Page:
#2 Private Land

This has become increasingly common for a lot of boondockers, including those who haven't picked this lifestyle as a choice. Private land you can permanently camp on can be yours or belong to someone else who will let you stay there for some reason.

A lot of people have realized that there is a lot of very cheap land off the grid, and some have even inherited theirs as an old homestead place that is no longer in function. This can not only be the best option to live in your RV for free forever but can grow around your RV to a regular homestead.

Managing waste, power, and water will depend on the location. Some places will be near a grid and you can make your own attachments in accord with the municipality. You can also take large waste tanks that can take months or even years to fill, especially with filtration.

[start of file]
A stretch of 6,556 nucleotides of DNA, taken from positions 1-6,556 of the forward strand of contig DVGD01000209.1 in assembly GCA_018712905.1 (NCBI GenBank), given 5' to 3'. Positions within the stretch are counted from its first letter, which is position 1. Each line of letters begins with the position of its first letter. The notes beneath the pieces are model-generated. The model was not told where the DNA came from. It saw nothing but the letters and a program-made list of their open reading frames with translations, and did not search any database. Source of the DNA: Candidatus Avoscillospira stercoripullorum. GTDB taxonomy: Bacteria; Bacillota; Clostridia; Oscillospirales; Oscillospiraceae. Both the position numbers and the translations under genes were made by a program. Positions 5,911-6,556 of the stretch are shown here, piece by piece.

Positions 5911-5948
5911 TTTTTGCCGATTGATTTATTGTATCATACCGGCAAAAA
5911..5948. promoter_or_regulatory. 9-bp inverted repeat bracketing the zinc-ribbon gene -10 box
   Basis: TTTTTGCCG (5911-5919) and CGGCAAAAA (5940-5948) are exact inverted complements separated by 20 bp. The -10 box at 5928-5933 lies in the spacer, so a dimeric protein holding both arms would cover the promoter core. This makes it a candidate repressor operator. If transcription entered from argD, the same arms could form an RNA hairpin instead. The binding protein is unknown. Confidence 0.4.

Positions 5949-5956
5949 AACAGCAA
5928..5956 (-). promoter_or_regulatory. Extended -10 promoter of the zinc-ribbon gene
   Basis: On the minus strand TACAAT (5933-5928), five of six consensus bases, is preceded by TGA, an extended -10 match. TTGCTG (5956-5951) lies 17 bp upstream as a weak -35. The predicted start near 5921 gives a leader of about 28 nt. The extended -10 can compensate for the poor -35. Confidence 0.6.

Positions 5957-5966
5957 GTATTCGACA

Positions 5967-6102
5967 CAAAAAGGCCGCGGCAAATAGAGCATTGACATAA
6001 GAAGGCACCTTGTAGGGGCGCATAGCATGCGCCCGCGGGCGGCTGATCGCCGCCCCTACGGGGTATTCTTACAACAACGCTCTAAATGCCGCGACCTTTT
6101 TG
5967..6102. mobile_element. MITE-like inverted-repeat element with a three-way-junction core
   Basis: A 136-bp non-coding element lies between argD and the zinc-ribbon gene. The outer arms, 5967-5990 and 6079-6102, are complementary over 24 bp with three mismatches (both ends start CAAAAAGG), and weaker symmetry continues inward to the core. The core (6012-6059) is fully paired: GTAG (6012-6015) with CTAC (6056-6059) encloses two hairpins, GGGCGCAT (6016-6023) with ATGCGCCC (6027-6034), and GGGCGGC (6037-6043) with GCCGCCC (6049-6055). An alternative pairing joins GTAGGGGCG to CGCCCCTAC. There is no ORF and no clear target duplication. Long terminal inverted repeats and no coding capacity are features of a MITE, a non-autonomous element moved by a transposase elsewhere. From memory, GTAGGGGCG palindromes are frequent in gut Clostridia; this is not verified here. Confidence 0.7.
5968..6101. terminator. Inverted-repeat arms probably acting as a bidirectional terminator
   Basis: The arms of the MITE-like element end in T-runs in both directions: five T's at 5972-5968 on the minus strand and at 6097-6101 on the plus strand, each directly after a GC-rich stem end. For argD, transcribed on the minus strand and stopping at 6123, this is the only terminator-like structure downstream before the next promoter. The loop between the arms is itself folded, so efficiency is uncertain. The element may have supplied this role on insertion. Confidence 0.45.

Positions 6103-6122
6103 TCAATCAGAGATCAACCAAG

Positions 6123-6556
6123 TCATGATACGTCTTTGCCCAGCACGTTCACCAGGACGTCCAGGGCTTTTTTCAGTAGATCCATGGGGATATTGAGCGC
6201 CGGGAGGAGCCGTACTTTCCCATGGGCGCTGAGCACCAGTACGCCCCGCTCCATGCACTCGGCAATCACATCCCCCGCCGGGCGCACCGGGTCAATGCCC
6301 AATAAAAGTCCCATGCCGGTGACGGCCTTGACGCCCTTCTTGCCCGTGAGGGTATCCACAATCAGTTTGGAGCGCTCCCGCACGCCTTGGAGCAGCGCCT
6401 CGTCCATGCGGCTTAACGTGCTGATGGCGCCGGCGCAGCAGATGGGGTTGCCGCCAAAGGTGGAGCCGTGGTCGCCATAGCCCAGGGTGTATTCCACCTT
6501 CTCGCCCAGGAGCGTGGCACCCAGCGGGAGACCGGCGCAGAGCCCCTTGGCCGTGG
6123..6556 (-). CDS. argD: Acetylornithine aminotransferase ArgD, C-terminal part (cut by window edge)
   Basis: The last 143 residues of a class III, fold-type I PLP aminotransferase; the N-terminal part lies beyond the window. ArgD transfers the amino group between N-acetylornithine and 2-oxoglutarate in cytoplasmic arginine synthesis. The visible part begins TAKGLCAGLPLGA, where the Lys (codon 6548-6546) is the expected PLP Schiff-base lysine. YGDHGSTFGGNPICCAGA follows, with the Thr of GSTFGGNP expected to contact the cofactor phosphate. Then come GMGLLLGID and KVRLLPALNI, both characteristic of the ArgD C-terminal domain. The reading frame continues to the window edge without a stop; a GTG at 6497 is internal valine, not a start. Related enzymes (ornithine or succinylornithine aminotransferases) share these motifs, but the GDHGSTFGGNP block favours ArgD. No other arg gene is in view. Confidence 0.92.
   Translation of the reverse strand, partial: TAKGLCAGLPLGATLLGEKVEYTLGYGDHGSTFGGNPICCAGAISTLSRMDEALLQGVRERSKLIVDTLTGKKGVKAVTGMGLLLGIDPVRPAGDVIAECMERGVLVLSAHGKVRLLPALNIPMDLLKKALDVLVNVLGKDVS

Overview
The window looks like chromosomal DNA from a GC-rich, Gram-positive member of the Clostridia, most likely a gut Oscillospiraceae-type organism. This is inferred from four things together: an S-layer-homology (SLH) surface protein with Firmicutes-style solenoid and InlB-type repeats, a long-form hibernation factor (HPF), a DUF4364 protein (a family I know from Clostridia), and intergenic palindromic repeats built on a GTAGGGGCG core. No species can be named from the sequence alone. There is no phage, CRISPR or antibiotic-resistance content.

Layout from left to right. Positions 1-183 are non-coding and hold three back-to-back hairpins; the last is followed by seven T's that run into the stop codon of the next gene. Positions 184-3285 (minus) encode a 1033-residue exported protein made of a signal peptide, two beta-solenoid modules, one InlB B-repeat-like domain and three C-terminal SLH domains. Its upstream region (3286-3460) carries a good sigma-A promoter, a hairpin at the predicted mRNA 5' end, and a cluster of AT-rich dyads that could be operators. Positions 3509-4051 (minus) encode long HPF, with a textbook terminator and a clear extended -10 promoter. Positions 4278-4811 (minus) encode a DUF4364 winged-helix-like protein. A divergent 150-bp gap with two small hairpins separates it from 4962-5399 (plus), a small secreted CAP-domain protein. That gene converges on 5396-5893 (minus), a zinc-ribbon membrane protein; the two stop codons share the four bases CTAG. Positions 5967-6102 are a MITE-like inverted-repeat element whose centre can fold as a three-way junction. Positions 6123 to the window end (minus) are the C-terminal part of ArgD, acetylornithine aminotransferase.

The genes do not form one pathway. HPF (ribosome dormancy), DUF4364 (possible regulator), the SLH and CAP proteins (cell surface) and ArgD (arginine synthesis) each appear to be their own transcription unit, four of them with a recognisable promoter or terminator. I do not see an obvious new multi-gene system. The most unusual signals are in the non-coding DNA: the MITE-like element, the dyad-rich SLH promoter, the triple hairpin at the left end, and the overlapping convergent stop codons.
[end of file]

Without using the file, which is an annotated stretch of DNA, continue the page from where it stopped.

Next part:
In a lot of cases, you will also have relatively okay internet here so if you are a remote worker it can be the best place in the world. Aside from that there is often farming, but that requires a bit more expertise and some starting capital wouldn’t be a bad idea.

That staring capital is also the biggest issue here. Unless you have someone willing to let you live on their land indefinitely, you might need to purchase your own. That will set you back a couple of dozen grand even in the booniest of boonies.

But, if you have that covered it is an awesome idea.

#3 Workamping

While this option technically would also count as private land, you are staying here for a reason. Also, it might not be as permanent as the two others. Namely, workamping is when someone who did get private land is willing to call you in and offer you a connection to your RV for power, water, waste, and even gas if you are working on the land.